Tesla delivered more than 254,000 vehicles in the second quarter, down from 310,000 in the first quarter because of shutdowns and supply chain problems that affected its factory in Shanghai. Tesla sales in the second quarter were up 26 percent from a year earlier. The company built more cars in June than ever in its history, which may be a sign that supply problems are easing. But, Tesla faces intensifying competition in China, which has the world’s largest car market. BYD, a Chinese automaker that also produces batteries, sold 70,000 pure electric vehicles worldwide in June alone. In Europe, Tesla trailed Volkswagen, Stellantis and Hyundai/Kia in electric vehicle sales during the first five months of 2022 despite Tesla’s Model 3 and Model Y remaining the most popular electric cars in Europe. It is expected that Tesla’s share of the market will decline as more electric models come on the market. Bank of America predicts that Tesla’s share of electric car sales worldwide would drop to 11 percent by 2025, from 70 percent last year.

The Nissan Leaf was one of the first electric vehicles to be mass produced, but the model’s U.S. sales totaled only 3,300 during the second quarter, a 30 percent decline from a year earlier. Nissan is replacing the Leaf with the Ariya, an electric S.U.V. that will go on sale in the fall. General Motors had to recall all of its electric Bolts last year due to a risk that the batteries could catch on fire. G.M. sold fewer than 500 Bolts in the first quarter of 2022, but sales rebounded in the second quarter to 7,300—still 20 percent less than the second quarter of 2021.

Are EVs “Cleaner” Than Gasoline Cars?

Using a model that calculates the lifetime emissions of vehicles developed by the Argonne National Laboratory, it was determined that a driver would need to travel 13,500 miles before the EV was “cleaner” than a gasoline vehicle. The model includes thousands of parameters from the type of metals in an electric vehicle battery to the amount of aluminum or plastic in a car. The manufacturing of EVs generates more carbon than combustion engine cars, mainly due to the extraction and processing of minerals in EV batteries and production of the power cells. The payback period depends on factors such as the size of the EV battery, the fuel economy of a gasoline car and how the power used to charge an EV is generated.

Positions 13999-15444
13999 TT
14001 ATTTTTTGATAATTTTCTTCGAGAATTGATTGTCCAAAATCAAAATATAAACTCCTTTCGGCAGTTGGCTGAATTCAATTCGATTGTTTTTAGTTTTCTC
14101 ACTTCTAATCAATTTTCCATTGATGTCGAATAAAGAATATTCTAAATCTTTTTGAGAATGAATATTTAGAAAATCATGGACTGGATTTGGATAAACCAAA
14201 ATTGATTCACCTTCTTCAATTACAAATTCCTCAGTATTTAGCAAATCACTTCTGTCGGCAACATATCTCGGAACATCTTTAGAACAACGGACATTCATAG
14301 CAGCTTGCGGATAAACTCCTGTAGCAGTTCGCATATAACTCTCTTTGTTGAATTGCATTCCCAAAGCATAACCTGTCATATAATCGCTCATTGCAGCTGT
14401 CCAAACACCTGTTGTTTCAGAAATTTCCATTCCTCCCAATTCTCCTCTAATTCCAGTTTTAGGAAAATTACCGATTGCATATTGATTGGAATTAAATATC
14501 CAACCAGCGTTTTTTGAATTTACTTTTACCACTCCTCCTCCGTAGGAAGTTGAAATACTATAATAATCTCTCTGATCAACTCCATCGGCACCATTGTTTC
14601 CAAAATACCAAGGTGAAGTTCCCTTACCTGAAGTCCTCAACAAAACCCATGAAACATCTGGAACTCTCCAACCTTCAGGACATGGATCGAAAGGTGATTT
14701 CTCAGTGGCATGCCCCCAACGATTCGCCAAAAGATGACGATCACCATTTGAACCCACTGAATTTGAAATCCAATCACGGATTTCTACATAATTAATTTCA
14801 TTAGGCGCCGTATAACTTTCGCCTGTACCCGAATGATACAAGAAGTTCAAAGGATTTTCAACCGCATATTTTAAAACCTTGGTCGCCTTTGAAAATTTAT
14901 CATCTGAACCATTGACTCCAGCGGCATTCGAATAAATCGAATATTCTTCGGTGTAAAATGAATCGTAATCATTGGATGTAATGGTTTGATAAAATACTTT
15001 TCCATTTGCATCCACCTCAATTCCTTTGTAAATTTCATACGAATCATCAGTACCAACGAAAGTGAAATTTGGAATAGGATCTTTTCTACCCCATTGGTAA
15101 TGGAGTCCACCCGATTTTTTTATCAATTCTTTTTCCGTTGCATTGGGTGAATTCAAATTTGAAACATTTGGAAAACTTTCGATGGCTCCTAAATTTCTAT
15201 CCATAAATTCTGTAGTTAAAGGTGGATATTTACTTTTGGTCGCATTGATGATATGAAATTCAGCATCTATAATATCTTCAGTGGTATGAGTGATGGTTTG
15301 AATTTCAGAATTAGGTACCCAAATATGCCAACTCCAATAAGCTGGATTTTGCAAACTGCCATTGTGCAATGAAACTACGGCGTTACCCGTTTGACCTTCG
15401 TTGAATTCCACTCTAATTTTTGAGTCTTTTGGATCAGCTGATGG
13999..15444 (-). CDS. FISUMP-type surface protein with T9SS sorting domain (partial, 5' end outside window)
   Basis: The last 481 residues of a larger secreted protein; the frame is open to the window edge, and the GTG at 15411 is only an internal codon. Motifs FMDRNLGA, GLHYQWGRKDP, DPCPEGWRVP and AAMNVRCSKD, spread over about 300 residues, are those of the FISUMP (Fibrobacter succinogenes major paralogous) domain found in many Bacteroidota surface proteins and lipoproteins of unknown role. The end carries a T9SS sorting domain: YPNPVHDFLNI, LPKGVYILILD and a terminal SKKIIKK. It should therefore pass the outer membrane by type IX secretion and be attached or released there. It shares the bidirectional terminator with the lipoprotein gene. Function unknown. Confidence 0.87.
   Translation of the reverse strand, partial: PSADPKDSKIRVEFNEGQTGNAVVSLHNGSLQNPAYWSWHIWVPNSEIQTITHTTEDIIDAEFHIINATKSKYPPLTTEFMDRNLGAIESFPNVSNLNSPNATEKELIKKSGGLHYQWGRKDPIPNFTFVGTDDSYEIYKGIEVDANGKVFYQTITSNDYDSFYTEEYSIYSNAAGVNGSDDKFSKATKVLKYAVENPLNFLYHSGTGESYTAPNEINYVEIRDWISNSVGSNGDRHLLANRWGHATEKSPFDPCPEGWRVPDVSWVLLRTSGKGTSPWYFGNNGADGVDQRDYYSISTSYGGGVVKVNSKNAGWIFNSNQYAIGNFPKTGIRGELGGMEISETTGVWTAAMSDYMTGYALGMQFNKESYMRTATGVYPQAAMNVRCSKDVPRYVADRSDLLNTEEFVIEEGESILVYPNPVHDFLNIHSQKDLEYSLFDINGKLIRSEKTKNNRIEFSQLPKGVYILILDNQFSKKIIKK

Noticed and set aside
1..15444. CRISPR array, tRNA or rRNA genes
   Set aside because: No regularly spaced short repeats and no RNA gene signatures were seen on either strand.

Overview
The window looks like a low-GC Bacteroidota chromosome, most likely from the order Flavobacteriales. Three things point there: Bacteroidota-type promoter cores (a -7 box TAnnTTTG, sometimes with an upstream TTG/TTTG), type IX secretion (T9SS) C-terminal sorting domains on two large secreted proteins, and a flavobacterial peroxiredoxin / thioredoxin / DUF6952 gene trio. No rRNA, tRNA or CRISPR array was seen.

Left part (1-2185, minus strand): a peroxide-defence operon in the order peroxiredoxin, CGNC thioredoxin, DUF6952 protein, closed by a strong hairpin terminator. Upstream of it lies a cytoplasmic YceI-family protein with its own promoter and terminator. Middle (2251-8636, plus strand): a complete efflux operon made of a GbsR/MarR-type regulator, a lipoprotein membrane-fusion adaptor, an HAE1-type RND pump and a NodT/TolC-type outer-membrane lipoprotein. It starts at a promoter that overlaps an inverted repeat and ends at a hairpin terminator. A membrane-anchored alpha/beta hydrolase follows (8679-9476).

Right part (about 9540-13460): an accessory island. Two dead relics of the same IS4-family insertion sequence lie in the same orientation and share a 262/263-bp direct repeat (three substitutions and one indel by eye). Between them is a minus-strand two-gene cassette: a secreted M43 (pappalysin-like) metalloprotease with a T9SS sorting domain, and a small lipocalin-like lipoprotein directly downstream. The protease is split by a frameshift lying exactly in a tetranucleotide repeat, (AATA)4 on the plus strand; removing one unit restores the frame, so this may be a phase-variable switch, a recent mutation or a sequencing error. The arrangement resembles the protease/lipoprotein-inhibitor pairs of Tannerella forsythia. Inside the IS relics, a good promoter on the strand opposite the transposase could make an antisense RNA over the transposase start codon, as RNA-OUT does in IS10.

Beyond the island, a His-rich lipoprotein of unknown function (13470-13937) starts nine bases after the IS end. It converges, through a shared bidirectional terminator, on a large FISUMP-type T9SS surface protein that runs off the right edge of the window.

The 13,500 mile figure was based on a Tesla model 3 driving in the United States, where 23 percent of electricity comes from coal-fired plants, with a 54 kilowatt-hour battery and a cathode made of nickel, cobalt and aluminum compared to a gasoline-fueled Toyota Corolla weighing 2,955 pounds with a fuel efficiency of 33 miles per gallon. It was assumed both vehicles would travel 173,151 miles during their lifetimes.

If the same Tesla was being driven in Norway, which generates almost all its electricity from hydropower, the break-even point would come after just 8,400 miles. If the electricity to recharge the EV comes entirely from coal, which generates the majority of the power in countries such as China and India and even Poland, the break-even point would be at 78,700 miles to reach carbon parity with the Corolla, according to Argonne’s Greenhouse Gases, Regulated Emissions and Energy Use in Technologies (GREET) model.


It is questionable whether the EV market in the United States is at a tipping point due to the huge impediments inherent in the EV market, including cost of the vehicle, range, charging time and charging station availability. It is quite possible that escalating costs for all vehicles is shrinking the market of available buyers, and this will be made worse by rising interest rates. Further, the Argonne model shows that EVs are not cleaner in manufacture and travel if fossil fuels are fueling the power sector until a huge number of miles have been recorded. China and India both generate a majority of their electricity with coal as do some other nations such as Poland. With the cost differential being a sizable amount and Biden’s tax credit of $12,500 unavailable, the impediments to EV penetration still seem to be a major issue to achieving a tipping point that truly matters.